St Damien of Molokai, Fr Doyle, and the role of the priest in a time of danger

The world is living through an extraordinary crisis due to the Covid-19 viral infection. Quite apart from the morbidity and mortality that will flow from the virus itself, the lockdown mechanisms introduced to curb the virus will also take their toll in potentially far reaching ways.

Catholics face a particular pain during all of this. Our inability to avail of the sacraments is a real suffering. While in principle there is an argument for the short-lived suspension of public Masses during a time of public health crisis (St Charles Borromeo did as much in the plague of Milan), perhaps of even greater consequence is the suspension of the sacraments of Confession, Baptism and the Anointing of the Sick. The sacraments are the ordinary economy of God’s grace. It is true that He can provide grace as He sees fit, and that in extraordinary times extraordinary graces will not be lacking. Indeed, this virus and the lockdown measures are at least permitted by God, who wants us to draw definite fruit from them. Perhaps many of us have been too casual about the sacraments, taking them for granted and allowing familiarity to cool our devotion.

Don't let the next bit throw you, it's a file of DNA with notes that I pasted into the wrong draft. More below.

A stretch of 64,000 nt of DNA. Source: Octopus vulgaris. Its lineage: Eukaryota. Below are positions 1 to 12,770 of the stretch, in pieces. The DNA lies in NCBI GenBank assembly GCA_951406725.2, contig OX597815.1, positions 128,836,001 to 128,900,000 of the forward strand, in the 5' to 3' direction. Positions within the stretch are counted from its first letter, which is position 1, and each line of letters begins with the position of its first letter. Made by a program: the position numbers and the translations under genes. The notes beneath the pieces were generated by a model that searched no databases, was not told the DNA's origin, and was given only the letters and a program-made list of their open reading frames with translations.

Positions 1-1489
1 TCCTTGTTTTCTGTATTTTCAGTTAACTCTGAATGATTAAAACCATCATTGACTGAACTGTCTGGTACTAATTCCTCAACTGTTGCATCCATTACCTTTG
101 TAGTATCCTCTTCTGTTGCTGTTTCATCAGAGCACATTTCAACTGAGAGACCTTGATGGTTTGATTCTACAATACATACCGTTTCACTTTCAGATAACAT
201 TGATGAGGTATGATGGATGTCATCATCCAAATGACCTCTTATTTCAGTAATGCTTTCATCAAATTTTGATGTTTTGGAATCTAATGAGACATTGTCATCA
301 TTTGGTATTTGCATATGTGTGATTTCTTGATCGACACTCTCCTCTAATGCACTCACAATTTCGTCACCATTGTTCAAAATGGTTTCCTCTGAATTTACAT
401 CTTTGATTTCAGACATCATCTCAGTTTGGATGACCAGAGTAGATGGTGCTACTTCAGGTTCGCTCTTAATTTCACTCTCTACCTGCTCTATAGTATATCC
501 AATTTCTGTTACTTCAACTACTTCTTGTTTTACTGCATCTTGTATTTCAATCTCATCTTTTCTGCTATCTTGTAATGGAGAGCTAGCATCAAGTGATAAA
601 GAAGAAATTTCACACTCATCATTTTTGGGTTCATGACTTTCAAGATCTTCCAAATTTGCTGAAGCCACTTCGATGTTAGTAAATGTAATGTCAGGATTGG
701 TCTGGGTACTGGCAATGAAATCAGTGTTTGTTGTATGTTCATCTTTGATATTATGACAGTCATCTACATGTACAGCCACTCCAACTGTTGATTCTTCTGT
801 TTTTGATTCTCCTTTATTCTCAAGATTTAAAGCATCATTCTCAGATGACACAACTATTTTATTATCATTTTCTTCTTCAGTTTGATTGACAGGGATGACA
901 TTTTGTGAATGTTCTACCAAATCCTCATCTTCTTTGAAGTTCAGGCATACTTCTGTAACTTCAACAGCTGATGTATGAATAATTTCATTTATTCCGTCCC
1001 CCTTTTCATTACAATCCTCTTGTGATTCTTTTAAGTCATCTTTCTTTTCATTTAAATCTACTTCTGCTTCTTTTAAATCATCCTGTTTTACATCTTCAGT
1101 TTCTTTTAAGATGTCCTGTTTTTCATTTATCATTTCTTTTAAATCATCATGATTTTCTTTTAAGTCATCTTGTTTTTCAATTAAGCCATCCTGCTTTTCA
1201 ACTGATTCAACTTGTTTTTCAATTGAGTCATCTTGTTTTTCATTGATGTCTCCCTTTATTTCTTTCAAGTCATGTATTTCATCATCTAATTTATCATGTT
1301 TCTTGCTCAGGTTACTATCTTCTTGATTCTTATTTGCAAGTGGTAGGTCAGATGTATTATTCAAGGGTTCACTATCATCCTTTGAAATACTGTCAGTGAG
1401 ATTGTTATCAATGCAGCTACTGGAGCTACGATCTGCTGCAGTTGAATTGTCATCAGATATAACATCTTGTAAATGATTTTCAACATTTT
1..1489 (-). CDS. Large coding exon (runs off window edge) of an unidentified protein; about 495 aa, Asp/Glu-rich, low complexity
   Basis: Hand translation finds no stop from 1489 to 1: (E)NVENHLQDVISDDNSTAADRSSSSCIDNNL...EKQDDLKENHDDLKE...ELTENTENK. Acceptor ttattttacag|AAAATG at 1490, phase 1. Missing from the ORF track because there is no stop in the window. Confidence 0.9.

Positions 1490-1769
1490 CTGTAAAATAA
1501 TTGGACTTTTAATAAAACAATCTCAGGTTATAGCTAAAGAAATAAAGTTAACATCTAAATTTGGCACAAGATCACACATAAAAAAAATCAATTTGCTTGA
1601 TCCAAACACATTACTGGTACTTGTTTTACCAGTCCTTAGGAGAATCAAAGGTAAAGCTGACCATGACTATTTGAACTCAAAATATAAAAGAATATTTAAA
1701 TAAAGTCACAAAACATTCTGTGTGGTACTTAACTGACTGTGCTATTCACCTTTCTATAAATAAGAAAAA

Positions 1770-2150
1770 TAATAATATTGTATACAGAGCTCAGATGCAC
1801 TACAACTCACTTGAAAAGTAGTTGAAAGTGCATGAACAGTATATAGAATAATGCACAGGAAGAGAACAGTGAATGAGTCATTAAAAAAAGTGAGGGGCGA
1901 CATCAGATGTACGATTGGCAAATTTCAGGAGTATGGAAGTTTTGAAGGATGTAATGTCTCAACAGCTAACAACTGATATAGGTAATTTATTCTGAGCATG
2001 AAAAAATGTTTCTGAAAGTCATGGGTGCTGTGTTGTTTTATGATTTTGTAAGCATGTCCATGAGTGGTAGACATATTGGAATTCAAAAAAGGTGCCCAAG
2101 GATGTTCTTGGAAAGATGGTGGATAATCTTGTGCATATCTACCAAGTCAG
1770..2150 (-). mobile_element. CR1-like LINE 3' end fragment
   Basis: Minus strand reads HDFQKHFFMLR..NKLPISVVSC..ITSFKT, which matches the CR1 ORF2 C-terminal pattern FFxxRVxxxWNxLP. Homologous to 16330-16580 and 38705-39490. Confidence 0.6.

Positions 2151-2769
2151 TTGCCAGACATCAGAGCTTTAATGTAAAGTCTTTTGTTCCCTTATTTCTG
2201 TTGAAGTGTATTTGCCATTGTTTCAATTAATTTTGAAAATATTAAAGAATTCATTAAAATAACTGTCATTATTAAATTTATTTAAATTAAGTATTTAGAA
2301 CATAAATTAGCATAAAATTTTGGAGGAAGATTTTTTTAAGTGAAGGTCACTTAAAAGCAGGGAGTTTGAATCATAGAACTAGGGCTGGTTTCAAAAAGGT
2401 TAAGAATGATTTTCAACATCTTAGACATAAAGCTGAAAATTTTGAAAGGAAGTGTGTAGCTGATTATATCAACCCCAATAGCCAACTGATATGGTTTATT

Nonetheless, there are creative ways in which the sacraments of Confession, Baptism and the Last Rites can be provided safely, despite the need for social distancing and the ongoing lockdown.

Generations of priests have risked their lives to bring these sacraments to the dying. St Damien of Molokai, whose feast it is today, risked the slow and painful death of leprosy to bring spiritual aid to exiled lepers. Fr Doyle risked instant obliteration from German shells to bring the sacraments to wounded soldiers. May their example inspire priests today to creativity and courage in this time of danger.

This excellent meditation provides us with a reflection on St Damian, Fr Doyle, and the heroism of priests in a time of danger.

 

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